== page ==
Suffering Contention?

If the number of conference and seminar invitations is any gauge of activity, there is an obvious, and intentional increasing interest in green building and energy efficiency sectors so what is the connection with contention?

Let’s be honest for a moment, if there is one area where the E&M or MEP engineers lack creativity it is engineering definitions. To the outside world engineers are often accused of speaking Klingon dialects, but between ourselves in many cases we still don’t have a simple word or phrase to convey complex engineering phenomena. Unlike the medical profession where they created an entire dictionary of new terms, engineers didn’t try very hard.

I coined the use of the word contention and pressed it into action for E&M engineering services to describe a very common engineering phenomena that is found in many facilities. And it is a lot easier to use than provide the entire word heavy description every time we need to explain it.

Here is a typical situation, imagine a large room with two (or more) air conditioning/heating/humidification devices installed, each fitted with its own automatic control system.  Now, imagine we operate the equipment, it is operated simultaneously and because each has an independently controlled, over time each starts to operate in a different control mode.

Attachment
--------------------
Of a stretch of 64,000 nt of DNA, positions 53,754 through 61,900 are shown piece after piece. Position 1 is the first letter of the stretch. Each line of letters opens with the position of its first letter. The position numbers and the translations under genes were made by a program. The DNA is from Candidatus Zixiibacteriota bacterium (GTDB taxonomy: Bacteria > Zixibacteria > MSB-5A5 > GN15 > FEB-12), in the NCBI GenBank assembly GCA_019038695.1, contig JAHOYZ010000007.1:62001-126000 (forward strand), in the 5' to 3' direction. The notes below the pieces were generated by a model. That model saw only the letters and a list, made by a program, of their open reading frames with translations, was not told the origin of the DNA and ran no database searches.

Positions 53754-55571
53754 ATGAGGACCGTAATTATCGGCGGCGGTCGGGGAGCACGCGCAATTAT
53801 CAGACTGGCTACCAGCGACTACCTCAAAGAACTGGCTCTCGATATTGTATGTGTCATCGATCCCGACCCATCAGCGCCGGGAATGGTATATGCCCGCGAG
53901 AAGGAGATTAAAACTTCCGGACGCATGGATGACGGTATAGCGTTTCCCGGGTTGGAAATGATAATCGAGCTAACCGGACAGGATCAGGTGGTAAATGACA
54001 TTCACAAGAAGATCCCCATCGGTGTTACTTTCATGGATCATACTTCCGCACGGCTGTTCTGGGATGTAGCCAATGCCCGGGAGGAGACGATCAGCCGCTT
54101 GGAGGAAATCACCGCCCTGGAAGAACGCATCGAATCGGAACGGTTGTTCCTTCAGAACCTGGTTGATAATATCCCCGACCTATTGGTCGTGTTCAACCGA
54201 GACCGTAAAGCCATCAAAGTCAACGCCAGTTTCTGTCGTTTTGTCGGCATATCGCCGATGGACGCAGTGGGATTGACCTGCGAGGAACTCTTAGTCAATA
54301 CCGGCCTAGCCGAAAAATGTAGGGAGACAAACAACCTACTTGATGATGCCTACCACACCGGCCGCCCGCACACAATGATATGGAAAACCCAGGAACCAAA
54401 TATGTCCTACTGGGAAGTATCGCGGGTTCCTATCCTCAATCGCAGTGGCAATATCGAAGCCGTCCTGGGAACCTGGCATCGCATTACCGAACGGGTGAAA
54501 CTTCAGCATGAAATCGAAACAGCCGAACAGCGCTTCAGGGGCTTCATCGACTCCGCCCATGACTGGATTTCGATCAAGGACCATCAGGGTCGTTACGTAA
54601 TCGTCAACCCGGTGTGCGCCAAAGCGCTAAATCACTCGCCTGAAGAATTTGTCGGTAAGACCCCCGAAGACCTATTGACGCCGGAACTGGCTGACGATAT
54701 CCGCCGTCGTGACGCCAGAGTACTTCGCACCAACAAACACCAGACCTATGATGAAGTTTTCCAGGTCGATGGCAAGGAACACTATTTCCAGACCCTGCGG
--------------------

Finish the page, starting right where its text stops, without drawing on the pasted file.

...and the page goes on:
For example if one system senses rising room temperature it delivers more cooling, whilst another system senses dropping temperature and delivers more heating.  This double act wastes an enormous amount of energy as the systems figuratively “fight each other” simultaneously delivering either more heating or more cooling to the same space.  This also occurs when individually controlled humidifiers operating in the same space. one system senses dropping relative humidity and starts its humidification operation, whilst another unit sensing increasing humidity and its starts de-humidification cycle, both operating to cancel each other.

For the lack of a better phrase, engineers will often use a phrase like “the controls are fighting each other” hardly an elegant description I think you will agree.

This energy efficiency nightmare often occurs in datacenters, and other large areas such as hospitals and production areas with multiple systems in the same space.  It is common in datacenters and mission critical facilities that use packaged CRAC (Computer Room Air-Conditioning ) units since each has a complete inbuilt automatic control system, and during normal operations each attempts to “control” the space condition – that is contention, use it you might like it.

There are plenty of complex engineering situations that occur in the built environment arena that would benefit from improved terminology that would aid communications and replace a those drearly, wordy descriptions, perhaps we’ll leave those for another day.

John Herbert
Consultant
Kelcroft E&M Limited